I have only to add - that though on a first view of some of the prints, it may appear as if the Clerical Character was treated with Levity, I am confident in announcing a very opposite Impression from a perusal of the Work.
THE AUTHOR.
Preface 2nd edn, pp.iv

ADVERTISEMENT TO THE SECOND EDITION

As the rapid Sale of a very large Impression of this Volume has induced the Publisher to print another Edition, a careful Correction of the Work has taken place. Some Additions have been also made which subsequent Consideration suggested.
Page 1:-

A TOUR IN SEARCH OF The Picturesque, BY THE REVEREND DOCTOR SYNTAX.

CANTO I.

THE School was done, the bus'ness o'er,
When, tir'd of Greek and Latin lore,
Old Syntax sought his easy chair,
And sat in calm composure there.
...
List of plates, p.275:-
Directions to the Binder for placing the Plates. / SECOND EDITION.

1 Setting Out ... p.6
2 Losing his Way ... 10
3 Stopped by a Highwayman ... 12
4 Bound to a Tree by Highwaymen ... 14
5 Disputing his Bill with the Landlady ... 23
6 Copying the Wit of the Window ... 32
7 Entertained at College ... 38
8 Pursued by a Bull ... 40
9 Mistakes a Gentleman's House for an Inn ... 50
10 Meditating upon the Tombs ... 56
11 Tumbling into the Water ... 71
12 Loses his Money on the Race-Ground ... 80
13 At a Review ... 89
14 With my Lord ... 100
15 Made free of the Cellar ... 102
16 Sketching at the Lake ... 111
17 Drawing after Nature ... 121
18 Robb'd of his Property ... 130
19 Sells Grizzle ... 140
20 Rural Sports ... 150
21 Syntax and the Dairy Maid ... 157
22 At Liverpool ... 166
23 Reading his Tour ... 181
24 Preaching ... 184
25 Syntax and Bookseller ... 205
26 At Covent Garden Theatre ... 223
27 The Dream ... 238
28 Returning from his Tour ... 257
29 Taking Possession of his Living ... 275
30 TITLE PAGE and FRONTISPIECE

The Plates

The plates in this edition mostly have an imprint as:-
London, Published 1 May 1812, at R. Ackerman's Repository of Arts, 101 Strand.
Ringing the changes on
Pub. | Published | Publish'd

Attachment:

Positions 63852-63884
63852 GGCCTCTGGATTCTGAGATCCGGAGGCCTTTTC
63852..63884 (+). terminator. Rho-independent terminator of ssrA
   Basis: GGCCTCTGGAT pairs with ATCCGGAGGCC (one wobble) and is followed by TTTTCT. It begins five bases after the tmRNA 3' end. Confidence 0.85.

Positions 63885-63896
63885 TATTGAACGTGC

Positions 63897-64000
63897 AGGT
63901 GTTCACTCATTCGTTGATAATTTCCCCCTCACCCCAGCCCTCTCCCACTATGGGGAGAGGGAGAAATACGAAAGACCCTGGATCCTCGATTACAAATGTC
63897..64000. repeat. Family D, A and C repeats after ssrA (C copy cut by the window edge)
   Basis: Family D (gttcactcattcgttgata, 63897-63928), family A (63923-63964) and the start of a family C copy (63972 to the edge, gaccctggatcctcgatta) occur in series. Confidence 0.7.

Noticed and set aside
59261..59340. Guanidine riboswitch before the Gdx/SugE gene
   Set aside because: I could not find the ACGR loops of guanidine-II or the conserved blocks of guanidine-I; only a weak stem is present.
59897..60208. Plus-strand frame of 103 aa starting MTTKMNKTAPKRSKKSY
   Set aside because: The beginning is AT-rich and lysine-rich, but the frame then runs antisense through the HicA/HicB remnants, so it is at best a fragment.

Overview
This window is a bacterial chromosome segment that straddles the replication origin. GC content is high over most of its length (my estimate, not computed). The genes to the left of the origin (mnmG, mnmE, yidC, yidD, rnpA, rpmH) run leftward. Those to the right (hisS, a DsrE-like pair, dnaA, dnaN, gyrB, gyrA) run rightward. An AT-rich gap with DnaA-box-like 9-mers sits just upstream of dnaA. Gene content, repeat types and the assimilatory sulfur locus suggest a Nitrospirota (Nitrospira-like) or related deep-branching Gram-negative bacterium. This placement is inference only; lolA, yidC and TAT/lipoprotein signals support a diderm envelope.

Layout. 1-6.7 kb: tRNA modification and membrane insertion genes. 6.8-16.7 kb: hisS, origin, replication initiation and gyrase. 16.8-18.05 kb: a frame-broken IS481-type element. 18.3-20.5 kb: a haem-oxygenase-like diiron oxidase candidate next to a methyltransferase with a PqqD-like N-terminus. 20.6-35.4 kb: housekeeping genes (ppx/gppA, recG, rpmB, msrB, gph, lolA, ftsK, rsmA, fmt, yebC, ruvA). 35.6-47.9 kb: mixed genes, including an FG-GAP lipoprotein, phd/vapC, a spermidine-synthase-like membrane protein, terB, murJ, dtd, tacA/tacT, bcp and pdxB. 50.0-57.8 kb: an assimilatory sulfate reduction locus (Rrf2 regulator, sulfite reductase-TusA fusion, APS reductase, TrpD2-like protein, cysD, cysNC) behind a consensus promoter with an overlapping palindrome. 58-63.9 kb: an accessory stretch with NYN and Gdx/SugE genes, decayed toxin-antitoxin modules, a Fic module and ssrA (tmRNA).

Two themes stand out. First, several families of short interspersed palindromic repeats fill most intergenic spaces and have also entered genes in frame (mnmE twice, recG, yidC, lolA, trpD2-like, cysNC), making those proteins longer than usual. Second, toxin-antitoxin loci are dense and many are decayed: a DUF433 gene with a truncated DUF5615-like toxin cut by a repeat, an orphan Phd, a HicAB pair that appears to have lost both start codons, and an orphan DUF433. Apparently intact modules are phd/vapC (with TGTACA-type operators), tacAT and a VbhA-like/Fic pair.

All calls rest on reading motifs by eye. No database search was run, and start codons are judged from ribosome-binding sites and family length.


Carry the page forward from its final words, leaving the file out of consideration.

and:-
1 May | 1st May | May 1
The imprint is mostly at the top, but sometimes at the bottom. Most of the prints have, bottom left:-
Design'd & Etch'd by Rowlandson.
but not all. The plate number is mostly found top right, but not always. Later editions may have an updated imprint.
Fragments of poem relevant to each plate are quoted, there is, of course, much much more to read ...
Extracts and Prints:-
button Dr Syntax in Search of the Picturesque, frontispiece
button Dr Syntax in Search of the Picturesque, plate 1
button Dr Syntax in Search of the Picturesque, plate 2
button Dr Syntax in Search of the Picturesque, plate 3
button Dr Syntax in Search of the Picturesque, plate 4
button Dr Syntax in Search of the Picturesque, plate 5
button Dr Syntax in Search of the Picturesque, plate 6
button Dr Syntax in Search of the Picturesque, plate 7
button Dr Syntax in Search of the Picturesque, plate 8
button Dr Syntax in Search of the Picturesque, plate 9
button Dr Syntax in Search of the Picturesque, plate 10
button Dr Syntax in Search of the Picturesque, plate 11
button Dr Syntax in Search of the Picturesque, plate 12
button Dr Syntax in Search of the Picturesque, plate 13
button Dr Syntax in Search of the Picturesque, plate 14
button Dr Syntax in Search of the Picturesque, plate 15
button Dr Syntax in Search of the Picturesque, plate 16
button Dr Syntax in Search of the Picturesque, plate 17
button Dr Syntax in Search of the Picturesque, plate 18
button Dr Syntax in Search of the Picturesque, plate 19
button Dr Syntax in Search of the Picturesque, plate 20
button Dr Syntax in Search of the Picturesque, plate 21
button Dr Syntax in Search of the Picturesque, plate 22
button Dr Syntax in Search of the Picturesque, plate 23
button Dr Syntax in Search of the Picturesque, plate 24
button Dr Syntax in Search of the Picturesque, plate 25
button Dr Syntax in Search of the Picturesque, plate 26
button Dr Syntax in Search of the Picturesque, plate 27
button Dr Syntax in Search of the Picturesque, plate 28
button Dr Syntax in Search of the Picturesque, plate 29